Only Sanrio Does Full Animation
As for the staff, they currently have 48 animators. At Sanrio Film the animators work on a contractual basis rather than as salaried employees.
"Depending on the type of film we're producing, we seek out different people, so we may sometimes hire unexpected people on staff here at Sanrio."
The thing that grabs your attention at the Sanrio animation studio is the animation system. The animation room is divided up into 2 teams which are each reponsible for a different type of animation. One team does all the character animation and the other team does all natural animation.
For example, to animate a boy walking carrying a candle, they would split the animation up thus: one team responsible for animating the boy alone, one team responsible for animating the flame alone. The team responsible for the candle would also be responsible for animating natural phenomena, eg, lapping waves or flowers blowing in the wind; everything aside from the characters. Disney once made a wonderful short in which only nature was animated, and this is the same full-animation approach where both the characters and the background move.
The animation production desk is also something unique to Sanrio. It's a rotating light table with a tap located directly in front of you. They say it's useful for full animation.
"Full animation is impossible in TV animation due to physical constraints. I think you could fairly say that right now Sanrio is the only company [in Japan] doing full animation."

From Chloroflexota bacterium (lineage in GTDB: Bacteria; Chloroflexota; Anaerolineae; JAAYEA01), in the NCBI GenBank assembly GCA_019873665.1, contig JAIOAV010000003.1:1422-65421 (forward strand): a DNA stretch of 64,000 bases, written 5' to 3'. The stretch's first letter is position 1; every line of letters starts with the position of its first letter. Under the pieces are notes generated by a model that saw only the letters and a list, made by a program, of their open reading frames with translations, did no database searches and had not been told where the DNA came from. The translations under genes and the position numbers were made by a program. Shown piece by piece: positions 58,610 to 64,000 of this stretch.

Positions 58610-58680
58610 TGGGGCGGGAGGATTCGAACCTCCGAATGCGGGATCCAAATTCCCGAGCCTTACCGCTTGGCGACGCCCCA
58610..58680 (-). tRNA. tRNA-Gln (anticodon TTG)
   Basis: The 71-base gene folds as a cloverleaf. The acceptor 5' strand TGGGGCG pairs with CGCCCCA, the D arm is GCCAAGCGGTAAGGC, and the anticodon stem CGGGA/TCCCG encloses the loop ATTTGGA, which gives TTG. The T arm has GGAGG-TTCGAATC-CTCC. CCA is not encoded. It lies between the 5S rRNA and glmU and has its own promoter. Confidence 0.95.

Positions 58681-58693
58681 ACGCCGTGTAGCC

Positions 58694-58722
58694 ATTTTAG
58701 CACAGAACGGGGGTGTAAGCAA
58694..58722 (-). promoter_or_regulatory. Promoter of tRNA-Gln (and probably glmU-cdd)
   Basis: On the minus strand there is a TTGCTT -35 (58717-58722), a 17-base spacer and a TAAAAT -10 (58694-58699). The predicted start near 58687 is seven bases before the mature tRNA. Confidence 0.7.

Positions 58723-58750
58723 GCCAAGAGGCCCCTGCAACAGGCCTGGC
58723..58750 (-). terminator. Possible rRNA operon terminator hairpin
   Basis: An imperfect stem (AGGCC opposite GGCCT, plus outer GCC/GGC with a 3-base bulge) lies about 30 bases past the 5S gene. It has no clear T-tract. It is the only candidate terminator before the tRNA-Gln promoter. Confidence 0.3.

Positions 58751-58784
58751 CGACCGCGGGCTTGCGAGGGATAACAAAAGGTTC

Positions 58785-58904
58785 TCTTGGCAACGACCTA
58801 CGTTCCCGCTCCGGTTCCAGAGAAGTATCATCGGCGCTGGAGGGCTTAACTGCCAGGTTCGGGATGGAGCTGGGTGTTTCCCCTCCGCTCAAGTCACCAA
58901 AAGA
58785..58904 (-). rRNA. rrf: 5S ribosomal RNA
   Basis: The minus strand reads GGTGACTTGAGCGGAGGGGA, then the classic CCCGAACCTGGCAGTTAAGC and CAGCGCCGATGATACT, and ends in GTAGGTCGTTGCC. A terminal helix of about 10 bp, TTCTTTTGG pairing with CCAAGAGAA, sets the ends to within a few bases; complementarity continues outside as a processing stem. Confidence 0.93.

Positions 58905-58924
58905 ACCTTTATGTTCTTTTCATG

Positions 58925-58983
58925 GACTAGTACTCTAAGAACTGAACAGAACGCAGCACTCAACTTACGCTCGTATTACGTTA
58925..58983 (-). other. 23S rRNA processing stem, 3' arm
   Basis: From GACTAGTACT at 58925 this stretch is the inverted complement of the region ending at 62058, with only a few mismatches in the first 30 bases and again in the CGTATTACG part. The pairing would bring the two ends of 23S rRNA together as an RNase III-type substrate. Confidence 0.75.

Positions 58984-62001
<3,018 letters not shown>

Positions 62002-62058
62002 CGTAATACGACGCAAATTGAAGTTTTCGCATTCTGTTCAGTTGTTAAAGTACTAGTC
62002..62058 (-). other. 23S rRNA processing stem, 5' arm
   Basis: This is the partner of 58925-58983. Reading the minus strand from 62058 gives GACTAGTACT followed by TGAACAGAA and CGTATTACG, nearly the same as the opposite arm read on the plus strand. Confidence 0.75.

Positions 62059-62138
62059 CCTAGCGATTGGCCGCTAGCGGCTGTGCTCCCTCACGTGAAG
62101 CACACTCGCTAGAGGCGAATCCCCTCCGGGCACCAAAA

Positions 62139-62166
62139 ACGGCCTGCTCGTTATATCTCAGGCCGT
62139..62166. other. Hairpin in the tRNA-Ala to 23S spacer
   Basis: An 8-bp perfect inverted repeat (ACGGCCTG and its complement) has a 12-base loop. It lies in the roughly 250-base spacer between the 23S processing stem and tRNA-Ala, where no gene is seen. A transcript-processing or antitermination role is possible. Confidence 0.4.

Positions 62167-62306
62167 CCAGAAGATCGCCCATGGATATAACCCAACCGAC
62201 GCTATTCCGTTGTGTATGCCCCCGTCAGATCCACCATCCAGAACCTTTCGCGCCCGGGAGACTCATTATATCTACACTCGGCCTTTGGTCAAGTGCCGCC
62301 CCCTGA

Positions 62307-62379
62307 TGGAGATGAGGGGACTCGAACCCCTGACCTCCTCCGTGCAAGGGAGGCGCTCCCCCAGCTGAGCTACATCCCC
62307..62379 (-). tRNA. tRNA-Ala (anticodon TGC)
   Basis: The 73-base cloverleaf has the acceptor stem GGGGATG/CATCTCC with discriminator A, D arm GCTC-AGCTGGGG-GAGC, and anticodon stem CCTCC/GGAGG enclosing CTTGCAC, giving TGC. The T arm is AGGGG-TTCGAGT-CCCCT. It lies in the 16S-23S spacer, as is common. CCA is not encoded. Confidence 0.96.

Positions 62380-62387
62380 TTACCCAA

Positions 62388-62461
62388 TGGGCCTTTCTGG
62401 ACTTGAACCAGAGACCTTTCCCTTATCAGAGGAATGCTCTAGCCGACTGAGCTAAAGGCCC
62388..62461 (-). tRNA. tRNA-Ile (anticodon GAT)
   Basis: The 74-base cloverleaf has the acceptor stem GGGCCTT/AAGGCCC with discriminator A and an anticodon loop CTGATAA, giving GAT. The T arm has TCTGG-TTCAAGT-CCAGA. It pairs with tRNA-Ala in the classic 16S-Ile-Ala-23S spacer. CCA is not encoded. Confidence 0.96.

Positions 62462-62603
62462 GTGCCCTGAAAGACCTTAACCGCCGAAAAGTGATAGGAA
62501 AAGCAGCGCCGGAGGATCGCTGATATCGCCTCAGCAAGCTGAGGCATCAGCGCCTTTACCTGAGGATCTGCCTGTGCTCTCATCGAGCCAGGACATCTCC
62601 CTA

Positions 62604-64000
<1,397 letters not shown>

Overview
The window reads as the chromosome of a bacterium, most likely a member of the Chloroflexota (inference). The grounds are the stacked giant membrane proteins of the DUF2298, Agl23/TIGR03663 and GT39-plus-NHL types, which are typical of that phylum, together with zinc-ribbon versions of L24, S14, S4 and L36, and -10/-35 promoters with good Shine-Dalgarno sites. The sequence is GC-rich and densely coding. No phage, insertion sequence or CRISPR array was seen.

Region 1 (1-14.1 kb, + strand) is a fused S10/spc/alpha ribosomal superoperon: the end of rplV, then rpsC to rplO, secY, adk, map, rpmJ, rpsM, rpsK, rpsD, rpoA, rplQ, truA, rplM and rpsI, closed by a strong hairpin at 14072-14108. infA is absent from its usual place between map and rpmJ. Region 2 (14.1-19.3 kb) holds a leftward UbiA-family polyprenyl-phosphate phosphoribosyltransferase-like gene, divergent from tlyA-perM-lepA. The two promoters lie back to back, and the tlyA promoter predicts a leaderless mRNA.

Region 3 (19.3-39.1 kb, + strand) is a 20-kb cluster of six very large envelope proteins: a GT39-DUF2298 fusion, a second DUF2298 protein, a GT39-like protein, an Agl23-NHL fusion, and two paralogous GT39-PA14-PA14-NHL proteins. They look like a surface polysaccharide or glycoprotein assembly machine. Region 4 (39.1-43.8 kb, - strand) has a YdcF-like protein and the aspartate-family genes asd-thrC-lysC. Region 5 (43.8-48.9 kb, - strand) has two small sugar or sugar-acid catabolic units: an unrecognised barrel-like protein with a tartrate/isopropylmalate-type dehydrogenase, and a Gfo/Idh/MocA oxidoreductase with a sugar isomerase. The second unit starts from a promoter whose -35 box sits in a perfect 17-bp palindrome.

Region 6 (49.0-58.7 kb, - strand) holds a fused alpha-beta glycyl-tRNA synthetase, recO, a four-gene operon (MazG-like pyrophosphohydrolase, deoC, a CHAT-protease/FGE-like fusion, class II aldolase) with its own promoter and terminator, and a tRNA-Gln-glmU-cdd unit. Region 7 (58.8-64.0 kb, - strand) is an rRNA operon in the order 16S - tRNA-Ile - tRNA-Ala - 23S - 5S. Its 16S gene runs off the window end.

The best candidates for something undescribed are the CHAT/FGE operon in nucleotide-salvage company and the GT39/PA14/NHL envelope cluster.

As for Sanrio's future projects, in production at the moment are Unico and The Sea Prince and the Fire Child. For Unico, a pilot film has already been completed. Unico is based on a manga by Osamu Tezuka which was serialized in Ririka, a magazine published by Sanrio which is currently suspended. This film is the first ever outside order within Japan, and it is being produced by Madhouse. Toshio Hirata and Sugino Akio are working together on the film. In the pilot Godaigo composed the music, but as of yet nobody has been selected for the feature film.
The film is apparently to be a fantasy about a mythical one-horned creature called a unicorn, incorporating sci-fi and folkloric elements, and will be suitable for children. It will be released next spring or summer.
Production of the major project The Sea Prince and the Fire Child is scheduled to take up all of next year. The film tells the tragic love story of a fire spirit and a water spirit.
The first film that comes to mind when you think of Sanrio Films is probably The Fantastic Adventures of the Mouse and His Child, but not many people know that this film was in fact entirely animated by a foreign staff. Thanks to an effective advertising campaign the film was a success at the box-office, but the quality left something to be desired. One wonders if today's children, accustomed to speedy and action-packed TV animation, weren't a bit bored.
With skilled Japanese animators working in the favorable conditions at Sanrio Films, you can't help feeling that Japanese animation finally will be able to break into the world class, and it's certain to be rewarding work for the animators involved.
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